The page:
Zhai Tianlin and China’s Academic Dishonesty Issue
Chinese actor Zhai Tianlin, popular across different national TV series such as “White Deer Plain” and “The Advisors Alliance”, has been called out on China’s biggest social platform Weibo for alleged academic dishonesty.
Having graduated from Beijing Film Academy (BFA) with a doctorate’s degree last summer, the actor submitted an application to Peking University for a postdoctoral position.
However, suspicions first arose during a live video when Zhai showed ignorance of the China National Knowledge Infrastructure (CNKI), an influential digital library that publishes academic journals, dissertations, yearbooks, and more. The celebrity’s unexpected unresponsiveness to the CNKI topic surprised many, as it did not resonate with a typical PhD candidate’s attitude.
"For someone with a PhD, how could he not know what the CNKI is? And how could he have never used it for referencing academic works?" wrote a Sina Weibo user.
Upon further investigation, a Weibo netizen (PITD亚洲虐待博士组织) posted the results of a plagiarism check against Zhai’s published thesis, exposing over 40% of “copy and pasted” material. Out of the thesis’ 2783 words, the analysis shows that 1482 were copied. The significant result highlights explicitly the high probability of Zhai Tianlin’s fraudulent conduct in respect to the university.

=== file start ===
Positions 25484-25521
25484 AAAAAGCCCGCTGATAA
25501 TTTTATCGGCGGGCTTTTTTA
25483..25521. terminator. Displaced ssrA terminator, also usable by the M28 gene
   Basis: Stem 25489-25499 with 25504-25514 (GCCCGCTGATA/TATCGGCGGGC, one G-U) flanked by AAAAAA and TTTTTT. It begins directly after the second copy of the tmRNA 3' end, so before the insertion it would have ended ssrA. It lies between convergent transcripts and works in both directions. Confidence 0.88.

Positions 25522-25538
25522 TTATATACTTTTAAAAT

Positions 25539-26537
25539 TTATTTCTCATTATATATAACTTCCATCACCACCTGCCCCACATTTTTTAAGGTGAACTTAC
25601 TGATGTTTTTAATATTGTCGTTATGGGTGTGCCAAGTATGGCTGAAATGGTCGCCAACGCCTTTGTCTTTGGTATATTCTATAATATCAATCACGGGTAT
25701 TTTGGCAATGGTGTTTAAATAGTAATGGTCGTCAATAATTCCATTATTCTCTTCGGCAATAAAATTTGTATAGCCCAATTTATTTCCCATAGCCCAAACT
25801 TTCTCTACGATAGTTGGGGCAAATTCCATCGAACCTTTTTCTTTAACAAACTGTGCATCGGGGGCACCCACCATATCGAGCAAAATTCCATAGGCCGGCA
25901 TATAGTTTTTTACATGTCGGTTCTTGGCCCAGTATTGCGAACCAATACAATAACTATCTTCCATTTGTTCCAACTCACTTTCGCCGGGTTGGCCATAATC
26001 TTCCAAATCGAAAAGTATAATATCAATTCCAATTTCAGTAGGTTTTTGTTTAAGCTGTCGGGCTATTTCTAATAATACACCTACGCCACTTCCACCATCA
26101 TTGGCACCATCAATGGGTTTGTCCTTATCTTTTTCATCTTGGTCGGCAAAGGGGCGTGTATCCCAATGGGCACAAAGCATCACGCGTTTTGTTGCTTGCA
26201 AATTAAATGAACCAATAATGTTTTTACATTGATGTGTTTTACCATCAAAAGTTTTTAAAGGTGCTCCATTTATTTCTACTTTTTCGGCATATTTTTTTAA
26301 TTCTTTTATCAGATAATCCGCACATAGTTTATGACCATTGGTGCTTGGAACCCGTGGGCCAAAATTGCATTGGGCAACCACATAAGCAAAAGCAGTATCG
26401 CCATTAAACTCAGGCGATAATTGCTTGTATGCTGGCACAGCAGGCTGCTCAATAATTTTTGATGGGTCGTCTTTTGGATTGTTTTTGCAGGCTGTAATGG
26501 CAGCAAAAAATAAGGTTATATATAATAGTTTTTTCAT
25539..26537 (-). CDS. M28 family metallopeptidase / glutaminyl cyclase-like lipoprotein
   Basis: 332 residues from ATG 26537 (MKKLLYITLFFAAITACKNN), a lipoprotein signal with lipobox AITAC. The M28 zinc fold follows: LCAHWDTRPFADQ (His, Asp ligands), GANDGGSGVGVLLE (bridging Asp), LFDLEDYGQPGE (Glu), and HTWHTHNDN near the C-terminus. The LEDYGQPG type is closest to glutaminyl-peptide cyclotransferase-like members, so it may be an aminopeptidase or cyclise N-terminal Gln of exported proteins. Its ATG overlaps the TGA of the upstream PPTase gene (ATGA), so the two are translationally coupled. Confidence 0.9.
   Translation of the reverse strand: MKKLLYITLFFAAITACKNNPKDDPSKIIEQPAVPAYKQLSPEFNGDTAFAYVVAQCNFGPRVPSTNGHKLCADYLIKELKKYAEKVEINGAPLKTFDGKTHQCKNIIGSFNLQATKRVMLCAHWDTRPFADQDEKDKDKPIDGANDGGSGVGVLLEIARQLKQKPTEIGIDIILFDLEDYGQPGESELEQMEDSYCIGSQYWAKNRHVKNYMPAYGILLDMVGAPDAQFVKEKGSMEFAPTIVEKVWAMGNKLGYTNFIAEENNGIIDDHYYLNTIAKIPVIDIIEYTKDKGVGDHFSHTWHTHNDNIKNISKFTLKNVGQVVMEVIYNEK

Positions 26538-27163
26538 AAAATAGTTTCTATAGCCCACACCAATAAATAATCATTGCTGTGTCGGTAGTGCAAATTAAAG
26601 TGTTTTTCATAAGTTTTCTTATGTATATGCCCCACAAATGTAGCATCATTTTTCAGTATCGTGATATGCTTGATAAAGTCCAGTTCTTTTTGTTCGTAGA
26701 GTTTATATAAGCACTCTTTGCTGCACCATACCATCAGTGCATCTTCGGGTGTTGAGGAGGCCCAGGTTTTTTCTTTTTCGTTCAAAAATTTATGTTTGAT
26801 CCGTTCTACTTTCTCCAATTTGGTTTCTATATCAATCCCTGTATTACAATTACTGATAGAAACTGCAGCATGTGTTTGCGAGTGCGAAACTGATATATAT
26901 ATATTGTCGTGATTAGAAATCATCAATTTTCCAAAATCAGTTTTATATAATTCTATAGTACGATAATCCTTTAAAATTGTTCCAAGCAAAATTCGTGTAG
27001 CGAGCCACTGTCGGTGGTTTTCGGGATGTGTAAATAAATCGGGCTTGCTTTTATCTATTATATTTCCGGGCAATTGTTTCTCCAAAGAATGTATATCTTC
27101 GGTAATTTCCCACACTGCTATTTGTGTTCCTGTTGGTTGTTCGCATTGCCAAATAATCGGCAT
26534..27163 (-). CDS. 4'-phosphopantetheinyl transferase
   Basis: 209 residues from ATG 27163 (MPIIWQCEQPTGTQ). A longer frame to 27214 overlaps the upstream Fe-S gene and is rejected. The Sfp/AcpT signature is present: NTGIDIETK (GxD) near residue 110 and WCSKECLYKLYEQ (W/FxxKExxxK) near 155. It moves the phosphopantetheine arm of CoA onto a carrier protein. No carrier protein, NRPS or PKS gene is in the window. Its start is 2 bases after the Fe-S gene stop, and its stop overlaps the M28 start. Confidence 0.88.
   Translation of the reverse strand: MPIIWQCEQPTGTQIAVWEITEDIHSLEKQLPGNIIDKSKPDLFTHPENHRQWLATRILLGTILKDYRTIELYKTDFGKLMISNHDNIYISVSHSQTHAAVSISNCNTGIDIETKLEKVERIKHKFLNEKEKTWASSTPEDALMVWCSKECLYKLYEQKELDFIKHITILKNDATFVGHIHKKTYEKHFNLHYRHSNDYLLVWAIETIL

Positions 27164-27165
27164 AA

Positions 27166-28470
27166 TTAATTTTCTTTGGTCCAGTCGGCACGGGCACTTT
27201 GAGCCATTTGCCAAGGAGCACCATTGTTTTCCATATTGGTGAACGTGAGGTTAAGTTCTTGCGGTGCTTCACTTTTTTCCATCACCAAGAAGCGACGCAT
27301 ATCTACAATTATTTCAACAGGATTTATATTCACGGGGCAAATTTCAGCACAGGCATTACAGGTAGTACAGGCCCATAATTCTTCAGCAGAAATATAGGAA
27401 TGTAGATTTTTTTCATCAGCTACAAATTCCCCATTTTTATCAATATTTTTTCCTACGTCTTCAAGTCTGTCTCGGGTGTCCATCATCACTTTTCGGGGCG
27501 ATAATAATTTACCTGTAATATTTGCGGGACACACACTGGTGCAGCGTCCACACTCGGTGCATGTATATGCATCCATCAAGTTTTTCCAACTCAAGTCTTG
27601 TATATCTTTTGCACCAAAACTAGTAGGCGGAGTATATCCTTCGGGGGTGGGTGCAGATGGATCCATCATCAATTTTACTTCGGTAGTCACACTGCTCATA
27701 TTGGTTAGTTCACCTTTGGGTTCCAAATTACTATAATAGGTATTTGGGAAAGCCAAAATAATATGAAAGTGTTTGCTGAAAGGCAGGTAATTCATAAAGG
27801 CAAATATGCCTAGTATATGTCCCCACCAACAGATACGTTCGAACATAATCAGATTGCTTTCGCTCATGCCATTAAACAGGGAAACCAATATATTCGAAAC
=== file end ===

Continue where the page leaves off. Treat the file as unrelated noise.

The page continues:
As a response to the incident, China Daily posted on Beijing’s Film Academy (BFA) Weibo account that “academic standards must be the same for everyone... Postdoctoral researchers are a university’s greatest honor, ” and ended with “who wants to carry the crown should also carry the weight.”
Moreover, this particular plagiarism case has expanded into a larger, national phenomenon; so much so, that “Peking University responds to Zhai Tianlin Case” has become a hashtag viewed over 650 million times on Weibo. The underlying issue here is the Chinese discrepancy in its alleged educational meritocracy. The notion that a degree can be bought by means of money or fame undermines the efforts of the common people.
Since the launch of investigations, the BFA has revoked both Zhai Tianlin’s doctorate degree and his professor Chen Yi’s authorization to tutor PhD candidates.
As a direct repercussion of Zhai’s scandal, netizens across China have been raising suspicions on numerous other matters related to academic fraud. These include Ji Xiangqi, former vice-governor of East China's Shandong province, who received his master's degree in only five months. Also questionable is the former police chief of North China's Tianjin Municipality, Wu Changshun, who got a PhD in engineering without leaving his position in the public security system.
“The scandal raised alarm bells at BFA, Peking University and all higher education institutions, which should strengthen regulations over academic management”, Chu Zhaohui, one of National Institute of Education Sciences’ researchers, remarked last Tuesday to the Global Times.
This latest incident brought the long-standing issue of academic misconduct and bribery in China’s educational ambient to the public attention. Unfortunately, academic dishonesty, fraud, and bribe exchange are no new issues for the country.